Cannot quibble over getting invited to attend an outdoor Riesling Rendezvous at Chateau Ste. Michelle on a picture-perfect day. Located in the town of Woodinville, not far from Seattle, I knew while at this event I’d taste all manner of Rieslings from the corners of the globe. Special recognition must go to the Tantalus Old Vines Riesling Natural Brut 2010, hailing from British Columbia’s Okanagan Valley. (The “natural” part refers to not adding any dosage wine before the cork and cage are put on a sparkling wine. Dosage is a sweetener that can tame some of a sparkling wine’s bracing acidity.) A lively sparkler, the Tantalus also exhibited a nice touch of richness and complexity to go along with significant refreshment; a most distinct and pleasant surprise in a field (lawn?) full of classy, classic, and curious Rieslings. (And if you need a British Colubmia Wine 101, check out my interview with Luke Whittall from the invaluable site, Wine Country BC.)
Among the non-British Columbia Rieslings I tried, here are some highlights that begin to hint at the diversity of the grape within North America and around the globe.
- Anew: A, uh, new Riesling from Chateau Ste. Michelle. It’s a blend of 88% Riesling, 10% Gewurztraminer, and 2% Muscat Canelli, and is a definite summertime porch-pounder with noticeable but not overbearing sweetness. And though it is marketed towards women, this 40-something dude enjoyed not only the flavor but the “slender and elegant” bottle with the “stylized floral label” as well.
- All the Rieslings from Chehalem in Oregon. (Great labels, too.)
- Mitchell Wines: From the Clare Valley region north of Victoria in South Australia, their 2005 Watervale Riesling and 2006 McNichol Riesling both demonstrated how well dry Rieslings from this part of the world can age. Each bottle has a few decades of life ahead of it.
These wines should inspire you to make this season a Summer of Riesling. It’s already in full swing.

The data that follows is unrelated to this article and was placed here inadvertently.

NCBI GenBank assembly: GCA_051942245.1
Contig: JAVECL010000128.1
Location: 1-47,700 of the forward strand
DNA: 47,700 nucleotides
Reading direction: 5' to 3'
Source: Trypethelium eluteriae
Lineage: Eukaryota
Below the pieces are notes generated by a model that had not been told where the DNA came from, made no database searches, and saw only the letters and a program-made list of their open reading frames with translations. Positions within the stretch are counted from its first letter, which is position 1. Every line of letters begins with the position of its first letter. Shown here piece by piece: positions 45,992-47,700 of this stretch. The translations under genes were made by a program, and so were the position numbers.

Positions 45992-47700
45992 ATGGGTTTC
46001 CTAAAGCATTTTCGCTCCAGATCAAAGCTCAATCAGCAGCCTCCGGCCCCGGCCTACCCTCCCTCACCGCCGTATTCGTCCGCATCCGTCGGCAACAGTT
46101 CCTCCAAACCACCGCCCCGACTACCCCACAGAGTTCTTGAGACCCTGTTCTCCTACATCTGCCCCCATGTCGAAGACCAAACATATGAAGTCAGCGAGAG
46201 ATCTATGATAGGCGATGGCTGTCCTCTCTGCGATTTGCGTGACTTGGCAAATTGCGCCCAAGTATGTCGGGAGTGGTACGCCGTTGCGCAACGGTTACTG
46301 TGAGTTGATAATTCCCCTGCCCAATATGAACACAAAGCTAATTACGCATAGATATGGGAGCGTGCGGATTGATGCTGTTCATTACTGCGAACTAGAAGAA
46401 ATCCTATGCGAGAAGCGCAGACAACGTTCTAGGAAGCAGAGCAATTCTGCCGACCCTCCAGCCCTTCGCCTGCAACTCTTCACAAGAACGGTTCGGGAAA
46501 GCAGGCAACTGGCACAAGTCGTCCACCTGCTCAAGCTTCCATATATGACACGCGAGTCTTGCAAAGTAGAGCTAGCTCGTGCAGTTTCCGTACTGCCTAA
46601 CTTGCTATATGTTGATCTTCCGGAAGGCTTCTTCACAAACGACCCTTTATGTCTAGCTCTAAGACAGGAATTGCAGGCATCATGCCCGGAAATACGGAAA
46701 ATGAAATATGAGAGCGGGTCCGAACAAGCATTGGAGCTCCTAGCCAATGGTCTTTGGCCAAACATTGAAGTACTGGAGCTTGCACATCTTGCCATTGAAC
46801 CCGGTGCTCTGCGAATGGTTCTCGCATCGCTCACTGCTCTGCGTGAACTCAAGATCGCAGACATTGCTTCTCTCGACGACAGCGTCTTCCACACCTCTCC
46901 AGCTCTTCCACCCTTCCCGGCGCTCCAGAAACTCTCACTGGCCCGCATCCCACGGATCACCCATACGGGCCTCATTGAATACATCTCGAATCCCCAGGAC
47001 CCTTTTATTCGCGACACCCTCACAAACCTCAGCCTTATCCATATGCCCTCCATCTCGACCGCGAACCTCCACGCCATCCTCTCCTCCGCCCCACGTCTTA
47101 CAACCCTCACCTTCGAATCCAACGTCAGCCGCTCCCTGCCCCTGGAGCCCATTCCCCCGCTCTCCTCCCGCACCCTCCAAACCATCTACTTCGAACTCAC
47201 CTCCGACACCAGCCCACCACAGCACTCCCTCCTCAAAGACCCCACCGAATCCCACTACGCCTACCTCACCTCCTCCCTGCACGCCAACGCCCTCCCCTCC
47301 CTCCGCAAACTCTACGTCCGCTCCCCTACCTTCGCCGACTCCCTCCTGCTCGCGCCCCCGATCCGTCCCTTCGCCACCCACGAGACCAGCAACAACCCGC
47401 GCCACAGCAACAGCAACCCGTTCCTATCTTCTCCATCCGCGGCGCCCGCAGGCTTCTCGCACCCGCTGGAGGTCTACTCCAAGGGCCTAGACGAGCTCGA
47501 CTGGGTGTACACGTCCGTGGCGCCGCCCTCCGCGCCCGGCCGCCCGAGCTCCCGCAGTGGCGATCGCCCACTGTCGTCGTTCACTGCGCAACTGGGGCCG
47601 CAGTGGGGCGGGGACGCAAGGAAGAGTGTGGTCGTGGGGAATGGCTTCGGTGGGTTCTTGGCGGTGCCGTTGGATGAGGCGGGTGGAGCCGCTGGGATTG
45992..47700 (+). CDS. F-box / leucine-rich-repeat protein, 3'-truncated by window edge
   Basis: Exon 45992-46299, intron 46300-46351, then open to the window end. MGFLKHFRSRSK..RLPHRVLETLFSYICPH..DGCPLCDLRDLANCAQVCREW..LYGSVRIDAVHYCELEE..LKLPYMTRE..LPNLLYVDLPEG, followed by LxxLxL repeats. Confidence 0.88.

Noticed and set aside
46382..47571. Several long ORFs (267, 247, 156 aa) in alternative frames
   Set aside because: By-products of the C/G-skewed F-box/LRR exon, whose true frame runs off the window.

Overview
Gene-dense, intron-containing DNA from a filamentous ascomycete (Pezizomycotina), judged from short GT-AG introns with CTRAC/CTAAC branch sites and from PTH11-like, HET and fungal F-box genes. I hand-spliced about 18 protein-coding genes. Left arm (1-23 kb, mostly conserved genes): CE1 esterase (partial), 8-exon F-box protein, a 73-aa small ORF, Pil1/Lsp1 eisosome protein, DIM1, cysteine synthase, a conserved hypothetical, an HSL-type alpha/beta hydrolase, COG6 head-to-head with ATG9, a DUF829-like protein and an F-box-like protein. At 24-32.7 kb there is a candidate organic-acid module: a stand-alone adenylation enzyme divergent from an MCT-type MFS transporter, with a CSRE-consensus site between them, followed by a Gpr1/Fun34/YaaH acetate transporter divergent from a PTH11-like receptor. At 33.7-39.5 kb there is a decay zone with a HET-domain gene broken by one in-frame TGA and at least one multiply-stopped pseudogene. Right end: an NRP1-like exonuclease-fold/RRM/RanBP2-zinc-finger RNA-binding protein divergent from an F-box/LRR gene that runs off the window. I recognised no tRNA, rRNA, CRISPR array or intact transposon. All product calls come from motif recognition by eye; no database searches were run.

That must have been fun! I’m not a big fan of sparkling wines, I really don’t like Champagne and Cava even. But the weirdest thing is that I do enjoy British sparkling wine, the sparkle is just very different, no doubt because of the process. A Chapel down rose sparkling wine is really delightful and has a fresh taste of green apples.
I’m baking a low sugar cherry and almond meal cake now and thinking of pairing it with an Italian red Lambrusco…
It breaks my heart a bit that you’re not keen on Champagne nor Cava, but I’m glad you have some love for British sparkling wines. 😉 I’ve never tried one and not sure how many get to the States but I’m sure curious.
Thank you for your nice comment and the cake and Lambrusco sound like a lovely duo.
I’m sure that the reason for me not liking champagne and cava is because I don’t ever drink fizzy drinks. I was brought up without them, I got one bottle of coca cola or sprite a year at christmas and I would drink from it for two weeks. I suspect your body has to learn how to drink fizzy drinks, as I have never learned it from a young age, and didn’t start drinking it when I was a teen or even now, it doesn’t feel very pleasant. Some Prosecco I like, as the bubble is less harsh in those. Even in beer, I don’t enjoy sparkle, but a very mild – I don’t know how to call it – tinkle is okay for me. I also find that a lot of sparkle takes away from the flavour.
I’m sure you will love English Sparkling wine, I wish I could send you a bottle. They aren’t cheap at 30£ a bottle so I save them for special occasions. Do let me know if you ever plan a trip to England, I can tell you the best vineyards to visit. The one I spoke of before, Chapel Down, even brews a beer from the most of the sparkling wines… a delight.
I’d love to visit sparkling wine producers of England. I’ll have to do a little digging about it. At least see if I can get a bottle sent my way. I can see why you like Lambrusco since it’s more frizzante than full-on sparkling.
I would love to read what you think about English sparkling wine! They have red, rose and white too. Very lovely rose wine, again a distinct apple flavour, as well as in the white which is fruity but dry too. The red is more like a young beaujolais, with a faint red color and not a lot of herby flavour because of the colder climate. But still pleasant.
If you like I can get some of the best names of vineyards over to you, there are quite a few but if you’re planning a trip East Sussex/ Kent is a region (close to London) where a few of the best are.
Yes, please send me a message with some of your favorite wineries and I’ll start doing some research. Always curious to learn more, especially when it comes to sparkling wine.